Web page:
Endeavour Blasts off with the Aspirations of Thousands of Student Scientists Aboard

Space Shuttle Endeavour is now in orbit on her final mission. Aboard her are
16 experiments designed by (grade 5-13) student scientists from 16 communities across America.

Yet these experiments reflect only some of the students that took part in the first flight opportunity for the Student Spaceflight Experiments Program (SSEP). Thousands of students—in dozens of classrooms—designed 447 experiments in a broad range of life science disciplines, crystal growth, and micro-encapsulation. All could not win their community’s flight experiment slot, yet all, in every sense of the word, are winners—children that dared to dream, and who aspire to be this nation’s next generation of scientists and engineers. They are all riding aboard Endeavour right now, rooting for the flight experiment team from their community.

This is a culminating moment of months of hard work undertaken across the 16 communities by teachers, administrators, researcher advisors—and students that rose to the challenge to be real scientists. Congratulations to all. Your experiments are now in space beyond Earth’s atmosphere, traveling 18,000 miles per hour. Look what you have done.

Waiting in the wings are thousands of students across 11 more communities that have designed experiments for the second SSEP flight opportunity aboard Shuttle Atlantis—the final flight of the U.S. Space Shuttle Program in late June 2011. Right now these communities are eagerly awaiting results of the National SSEP Step 2 Review Board which is meeting this week in Washington, DC, to select the flight experiments for Atlantis.

We hope the Student Spaceflight Experiments Program inspires 100,000 more students to rise to the challenge as routine SSEP program operations begin aboard the International Space Station in September 2011.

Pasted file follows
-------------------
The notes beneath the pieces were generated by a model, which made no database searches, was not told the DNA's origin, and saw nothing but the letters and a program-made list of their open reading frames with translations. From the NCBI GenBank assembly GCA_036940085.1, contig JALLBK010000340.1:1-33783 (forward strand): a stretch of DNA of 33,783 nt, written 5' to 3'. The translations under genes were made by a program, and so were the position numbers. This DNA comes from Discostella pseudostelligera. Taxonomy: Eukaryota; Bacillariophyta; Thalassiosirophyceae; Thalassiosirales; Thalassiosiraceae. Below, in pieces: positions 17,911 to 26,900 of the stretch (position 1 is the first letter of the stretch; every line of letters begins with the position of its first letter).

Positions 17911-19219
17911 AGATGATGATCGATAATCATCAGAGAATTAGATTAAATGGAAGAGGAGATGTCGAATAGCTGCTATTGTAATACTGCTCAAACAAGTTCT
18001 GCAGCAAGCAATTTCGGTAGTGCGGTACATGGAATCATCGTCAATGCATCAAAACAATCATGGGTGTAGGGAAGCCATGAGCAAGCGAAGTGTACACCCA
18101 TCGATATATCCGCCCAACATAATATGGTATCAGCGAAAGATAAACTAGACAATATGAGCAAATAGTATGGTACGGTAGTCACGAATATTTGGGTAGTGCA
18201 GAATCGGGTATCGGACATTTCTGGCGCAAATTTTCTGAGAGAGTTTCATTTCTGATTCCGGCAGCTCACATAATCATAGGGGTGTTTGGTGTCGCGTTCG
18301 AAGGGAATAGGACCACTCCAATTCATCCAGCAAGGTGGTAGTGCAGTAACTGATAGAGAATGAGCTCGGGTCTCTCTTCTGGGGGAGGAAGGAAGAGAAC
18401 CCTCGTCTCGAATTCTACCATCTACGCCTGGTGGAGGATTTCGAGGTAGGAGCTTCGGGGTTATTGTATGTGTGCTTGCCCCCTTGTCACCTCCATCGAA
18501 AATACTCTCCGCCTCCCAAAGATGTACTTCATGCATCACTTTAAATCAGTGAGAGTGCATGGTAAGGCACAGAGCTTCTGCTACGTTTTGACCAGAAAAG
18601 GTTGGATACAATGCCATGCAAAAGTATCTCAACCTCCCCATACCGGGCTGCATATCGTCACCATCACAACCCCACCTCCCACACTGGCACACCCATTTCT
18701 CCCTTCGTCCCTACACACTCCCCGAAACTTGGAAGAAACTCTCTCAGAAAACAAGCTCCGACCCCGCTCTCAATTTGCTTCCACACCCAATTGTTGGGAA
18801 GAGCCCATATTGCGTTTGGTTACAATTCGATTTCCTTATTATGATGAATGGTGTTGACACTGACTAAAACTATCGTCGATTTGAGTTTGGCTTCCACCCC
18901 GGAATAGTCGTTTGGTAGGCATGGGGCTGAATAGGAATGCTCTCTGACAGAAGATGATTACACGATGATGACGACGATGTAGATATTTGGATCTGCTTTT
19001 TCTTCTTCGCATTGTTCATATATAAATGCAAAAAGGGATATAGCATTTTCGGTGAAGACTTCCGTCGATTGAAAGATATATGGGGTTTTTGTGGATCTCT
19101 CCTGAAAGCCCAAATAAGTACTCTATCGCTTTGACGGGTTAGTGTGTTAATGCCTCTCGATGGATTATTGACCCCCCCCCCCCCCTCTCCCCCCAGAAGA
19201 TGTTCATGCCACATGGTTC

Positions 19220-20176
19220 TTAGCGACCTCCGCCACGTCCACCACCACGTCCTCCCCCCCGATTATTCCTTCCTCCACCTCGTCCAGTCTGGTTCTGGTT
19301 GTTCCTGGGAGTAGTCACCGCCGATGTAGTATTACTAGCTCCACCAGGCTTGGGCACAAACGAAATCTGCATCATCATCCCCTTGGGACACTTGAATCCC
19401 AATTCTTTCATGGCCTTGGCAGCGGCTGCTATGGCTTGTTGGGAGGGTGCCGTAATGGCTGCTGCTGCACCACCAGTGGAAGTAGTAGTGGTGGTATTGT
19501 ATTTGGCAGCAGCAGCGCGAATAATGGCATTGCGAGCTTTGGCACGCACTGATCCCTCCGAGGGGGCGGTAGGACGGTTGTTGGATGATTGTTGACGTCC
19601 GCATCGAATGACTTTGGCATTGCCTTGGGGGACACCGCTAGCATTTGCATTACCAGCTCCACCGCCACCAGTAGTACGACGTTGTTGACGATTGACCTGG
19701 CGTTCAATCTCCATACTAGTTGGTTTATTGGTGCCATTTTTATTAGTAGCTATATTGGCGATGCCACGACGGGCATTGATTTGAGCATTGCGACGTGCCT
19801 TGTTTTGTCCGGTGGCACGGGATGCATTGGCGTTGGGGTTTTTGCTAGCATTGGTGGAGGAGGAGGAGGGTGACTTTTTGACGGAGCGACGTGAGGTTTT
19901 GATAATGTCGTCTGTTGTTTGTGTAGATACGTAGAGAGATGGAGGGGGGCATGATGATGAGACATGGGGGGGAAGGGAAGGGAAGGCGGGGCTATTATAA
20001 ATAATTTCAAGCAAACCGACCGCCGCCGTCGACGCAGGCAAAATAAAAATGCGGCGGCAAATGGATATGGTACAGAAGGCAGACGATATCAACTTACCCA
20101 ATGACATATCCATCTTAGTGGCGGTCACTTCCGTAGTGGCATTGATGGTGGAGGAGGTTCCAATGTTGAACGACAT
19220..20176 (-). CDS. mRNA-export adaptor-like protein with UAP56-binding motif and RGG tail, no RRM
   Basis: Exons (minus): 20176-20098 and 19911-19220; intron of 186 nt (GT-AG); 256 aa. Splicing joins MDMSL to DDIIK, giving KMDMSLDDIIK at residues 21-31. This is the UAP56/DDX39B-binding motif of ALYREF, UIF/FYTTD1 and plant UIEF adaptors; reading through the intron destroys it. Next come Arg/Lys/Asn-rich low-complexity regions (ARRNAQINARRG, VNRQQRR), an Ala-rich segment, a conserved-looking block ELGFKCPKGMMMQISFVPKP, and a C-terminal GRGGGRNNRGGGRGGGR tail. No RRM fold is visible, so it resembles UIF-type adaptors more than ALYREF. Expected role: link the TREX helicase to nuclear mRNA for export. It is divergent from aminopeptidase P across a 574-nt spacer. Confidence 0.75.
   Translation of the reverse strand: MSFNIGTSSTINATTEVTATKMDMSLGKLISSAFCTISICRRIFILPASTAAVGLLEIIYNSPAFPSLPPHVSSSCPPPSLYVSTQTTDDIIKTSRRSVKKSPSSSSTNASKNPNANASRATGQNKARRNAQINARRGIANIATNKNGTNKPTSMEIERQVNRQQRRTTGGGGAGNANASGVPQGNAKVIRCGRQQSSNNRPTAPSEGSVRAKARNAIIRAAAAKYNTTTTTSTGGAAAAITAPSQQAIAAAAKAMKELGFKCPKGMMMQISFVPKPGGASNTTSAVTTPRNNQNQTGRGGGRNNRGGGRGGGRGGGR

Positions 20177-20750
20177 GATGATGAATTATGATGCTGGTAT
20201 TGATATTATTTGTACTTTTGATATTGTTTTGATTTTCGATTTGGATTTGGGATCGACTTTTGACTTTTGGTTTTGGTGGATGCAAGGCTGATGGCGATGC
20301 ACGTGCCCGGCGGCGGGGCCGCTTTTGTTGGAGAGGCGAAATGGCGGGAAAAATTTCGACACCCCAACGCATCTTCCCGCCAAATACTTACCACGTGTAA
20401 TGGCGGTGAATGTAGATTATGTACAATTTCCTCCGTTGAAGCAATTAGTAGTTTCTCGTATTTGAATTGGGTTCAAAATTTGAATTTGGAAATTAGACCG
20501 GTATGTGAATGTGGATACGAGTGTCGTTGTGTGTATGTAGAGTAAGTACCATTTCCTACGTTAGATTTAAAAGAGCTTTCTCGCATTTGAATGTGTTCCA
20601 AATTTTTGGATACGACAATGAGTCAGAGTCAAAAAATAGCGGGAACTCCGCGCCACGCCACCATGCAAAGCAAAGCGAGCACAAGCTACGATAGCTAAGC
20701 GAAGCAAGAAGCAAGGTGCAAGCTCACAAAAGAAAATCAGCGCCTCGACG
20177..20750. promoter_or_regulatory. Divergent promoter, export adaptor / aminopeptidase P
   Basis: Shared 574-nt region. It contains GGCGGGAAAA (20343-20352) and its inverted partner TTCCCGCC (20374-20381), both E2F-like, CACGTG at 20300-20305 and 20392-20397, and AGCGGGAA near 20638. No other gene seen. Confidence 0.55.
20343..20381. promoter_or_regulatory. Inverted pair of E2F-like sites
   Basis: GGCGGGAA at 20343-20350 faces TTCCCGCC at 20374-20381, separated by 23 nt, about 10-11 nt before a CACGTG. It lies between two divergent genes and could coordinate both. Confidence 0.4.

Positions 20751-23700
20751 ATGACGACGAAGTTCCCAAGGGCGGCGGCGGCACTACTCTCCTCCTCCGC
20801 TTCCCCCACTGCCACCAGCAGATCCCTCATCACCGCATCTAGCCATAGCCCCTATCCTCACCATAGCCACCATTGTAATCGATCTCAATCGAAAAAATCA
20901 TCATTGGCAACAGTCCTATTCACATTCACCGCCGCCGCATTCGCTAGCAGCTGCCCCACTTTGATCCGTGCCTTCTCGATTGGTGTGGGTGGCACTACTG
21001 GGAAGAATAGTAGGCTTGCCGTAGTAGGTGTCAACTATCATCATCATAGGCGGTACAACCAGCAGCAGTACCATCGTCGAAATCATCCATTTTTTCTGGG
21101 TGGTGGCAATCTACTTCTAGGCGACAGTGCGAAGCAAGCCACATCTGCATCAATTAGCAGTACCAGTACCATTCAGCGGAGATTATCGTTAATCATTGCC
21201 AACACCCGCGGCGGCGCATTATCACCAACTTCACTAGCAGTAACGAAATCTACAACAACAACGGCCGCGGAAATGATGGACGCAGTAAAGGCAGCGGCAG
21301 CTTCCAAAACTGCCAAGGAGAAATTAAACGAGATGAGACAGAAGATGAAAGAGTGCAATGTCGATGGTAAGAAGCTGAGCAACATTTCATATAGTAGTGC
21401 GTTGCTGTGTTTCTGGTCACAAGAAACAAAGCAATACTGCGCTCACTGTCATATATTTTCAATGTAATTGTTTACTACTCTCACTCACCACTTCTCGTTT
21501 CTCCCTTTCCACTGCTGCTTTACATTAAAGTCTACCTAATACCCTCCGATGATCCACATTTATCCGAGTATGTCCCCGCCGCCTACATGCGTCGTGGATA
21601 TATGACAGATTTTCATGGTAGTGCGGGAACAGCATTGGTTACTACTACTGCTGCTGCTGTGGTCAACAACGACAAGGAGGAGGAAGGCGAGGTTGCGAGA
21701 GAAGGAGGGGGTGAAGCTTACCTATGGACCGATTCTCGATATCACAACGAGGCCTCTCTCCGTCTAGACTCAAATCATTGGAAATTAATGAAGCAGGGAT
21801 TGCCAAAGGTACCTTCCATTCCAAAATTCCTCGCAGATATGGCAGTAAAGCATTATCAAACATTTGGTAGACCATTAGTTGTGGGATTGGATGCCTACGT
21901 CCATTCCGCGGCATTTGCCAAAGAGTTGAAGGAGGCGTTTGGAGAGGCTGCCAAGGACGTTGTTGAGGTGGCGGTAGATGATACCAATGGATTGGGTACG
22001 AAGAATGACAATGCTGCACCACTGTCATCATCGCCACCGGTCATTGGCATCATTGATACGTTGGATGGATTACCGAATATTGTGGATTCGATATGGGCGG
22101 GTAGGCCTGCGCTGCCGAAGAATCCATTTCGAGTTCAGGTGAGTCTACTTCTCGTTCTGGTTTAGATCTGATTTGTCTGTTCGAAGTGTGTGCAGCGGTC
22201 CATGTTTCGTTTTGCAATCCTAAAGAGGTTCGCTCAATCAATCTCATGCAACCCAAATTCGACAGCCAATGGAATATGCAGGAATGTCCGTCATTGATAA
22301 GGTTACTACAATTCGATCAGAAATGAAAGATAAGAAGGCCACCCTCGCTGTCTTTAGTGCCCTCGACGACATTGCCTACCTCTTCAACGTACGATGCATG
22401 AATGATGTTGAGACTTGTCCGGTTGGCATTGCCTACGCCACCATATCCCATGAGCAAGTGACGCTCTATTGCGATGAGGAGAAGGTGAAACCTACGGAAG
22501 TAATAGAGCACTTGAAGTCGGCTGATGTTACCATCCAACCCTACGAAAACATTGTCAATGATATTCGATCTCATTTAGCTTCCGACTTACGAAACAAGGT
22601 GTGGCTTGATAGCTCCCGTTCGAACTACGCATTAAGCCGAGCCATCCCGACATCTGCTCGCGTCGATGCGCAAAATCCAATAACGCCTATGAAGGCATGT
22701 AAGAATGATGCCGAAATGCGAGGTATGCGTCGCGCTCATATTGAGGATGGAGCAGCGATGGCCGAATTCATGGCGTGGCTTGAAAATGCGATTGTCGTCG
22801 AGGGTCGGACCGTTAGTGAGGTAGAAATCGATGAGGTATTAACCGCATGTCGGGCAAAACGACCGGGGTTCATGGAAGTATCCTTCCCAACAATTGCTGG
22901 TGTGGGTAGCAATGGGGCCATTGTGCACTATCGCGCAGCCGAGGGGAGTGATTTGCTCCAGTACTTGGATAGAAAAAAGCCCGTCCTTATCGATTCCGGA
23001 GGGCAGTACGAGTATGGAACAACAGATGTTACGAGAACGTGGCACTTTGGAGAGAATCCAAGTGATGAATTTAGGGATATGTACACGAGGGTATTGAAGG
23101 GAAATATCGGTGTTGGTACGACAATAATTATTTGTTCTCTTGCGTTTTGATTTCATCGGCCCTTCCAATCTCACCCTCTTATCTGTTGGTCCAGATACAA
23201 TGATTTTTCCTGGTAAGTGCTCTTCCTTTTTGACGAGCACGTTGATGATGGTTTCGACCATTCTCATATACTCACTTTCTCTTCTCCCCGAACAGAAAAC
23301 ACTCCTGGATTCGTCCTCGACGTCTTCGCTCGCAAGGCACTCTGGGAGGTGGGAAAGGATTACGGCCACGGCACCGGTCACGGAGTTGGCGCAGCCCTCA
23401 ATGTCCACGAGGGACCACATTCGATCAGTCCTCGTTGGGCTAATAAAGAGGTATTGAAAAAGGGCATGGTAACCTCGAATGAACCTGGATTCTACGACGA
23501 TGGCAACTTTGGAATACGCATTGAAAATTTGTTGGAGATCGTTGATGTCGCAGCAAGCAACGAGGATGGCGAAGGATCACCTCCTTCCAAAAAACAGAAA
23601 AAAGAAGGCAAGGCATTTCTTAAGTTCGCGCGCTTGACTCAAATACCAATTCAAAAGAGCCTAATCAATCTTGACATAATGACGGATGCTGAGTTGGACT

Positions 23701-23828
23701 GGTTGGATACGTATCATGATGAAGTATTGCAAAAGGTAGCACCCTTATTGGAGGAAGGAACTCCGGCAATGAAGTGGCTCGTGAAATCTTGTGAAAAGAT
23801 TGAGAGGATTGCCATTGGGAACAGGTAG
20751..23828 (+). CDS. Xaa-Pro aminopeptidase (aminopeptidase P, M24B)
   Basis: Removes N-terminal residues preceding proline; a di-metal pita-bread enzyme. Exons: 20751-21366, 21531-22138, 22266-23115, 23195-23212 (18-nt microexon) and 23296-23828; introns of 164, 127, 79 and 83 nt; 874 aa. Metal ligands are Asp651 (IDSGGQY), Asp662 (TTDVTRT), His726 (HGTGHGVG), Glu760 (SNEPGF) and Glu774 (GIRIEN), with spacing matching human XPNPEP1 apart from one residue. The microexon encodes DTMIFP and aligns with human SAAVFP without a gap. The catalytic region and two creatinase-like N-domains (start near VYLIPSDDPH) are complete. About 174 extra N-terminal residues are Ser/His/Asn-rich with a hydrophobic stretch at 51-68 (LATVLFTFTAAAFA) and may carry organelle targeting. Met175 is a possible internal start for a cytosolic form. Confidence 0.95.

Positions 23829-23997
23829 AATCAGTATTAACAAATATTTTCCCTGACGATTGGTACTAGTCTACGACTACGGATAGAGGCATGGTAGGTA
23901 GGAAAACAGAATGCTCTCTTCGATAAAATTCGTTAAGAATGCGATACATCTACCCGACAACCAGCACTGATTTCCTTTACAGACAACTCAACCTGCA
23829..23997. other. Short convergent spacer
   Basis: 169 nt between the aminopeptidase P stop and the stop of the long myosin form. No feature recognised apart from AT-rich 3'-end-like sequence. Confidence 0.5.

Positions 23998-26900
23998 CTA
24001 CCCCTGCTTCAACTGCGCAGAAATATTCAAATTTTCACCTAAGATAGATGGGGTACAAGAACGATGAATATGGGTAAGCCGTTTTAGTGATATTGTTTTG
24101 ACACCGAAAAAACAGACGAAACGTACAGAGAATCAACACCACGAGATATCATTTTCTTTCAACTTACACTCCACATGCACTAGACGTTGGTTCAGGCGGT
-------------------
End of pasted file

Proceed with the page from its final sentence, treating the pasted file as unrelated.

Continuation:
Everyone is invited to follow the flight of Endeavour using the Live Coverage of SSEP on STS-134 page. To all communities providing Student Voices of Mission Control Twitter coverage of STS-134, tell your reporters to keep those tweets coming:)

To Teachers: we invite you to make the flight of Endeavour a Teachable Historic Moment in your classrooms using these resources, which include web links and essays on microgravity, and the history, legacy, and future of human spaceflight.

We also invite you the reader to leave a congratulatory comment below to all the student scientists that participated in SSEP on Endeavour.


The SSEP on-orbit research opportunity is enabled through NanoRacks LLC, which is working in partnership with NASA under a Space Act Agreement as part of the utilization of the International Space Station as a National Laboratory.


  1. School science experiments launched into space on Endeavour’s final flight « The National Space Society of Phoenix - June 10, 2011

    […] Space Shuttle Program from the very beginning. The Most recent mission, STS-134, was no exception. Endeavour, making its final flight, carried a pallet of micro gravity experiments created by students from […]

The Student Spaceflight Experiments Program (SSEP) is a program of the National Center for Earth and Space Science Education (NCESSE) in the U.S., and the Arthur C. Clarke Institute for Space Education internationally. It is enabled through a strategic partnership with DreamUp PBC and NanoRacks LLC, which are working with NASA under a Space Act Agreement as part of the utilization of the International Space Station as a National Laboratory. SSEP is the first pre-college STEM education program that is both a U.S. national initiative and implemented as an on-orbit commercial space venture.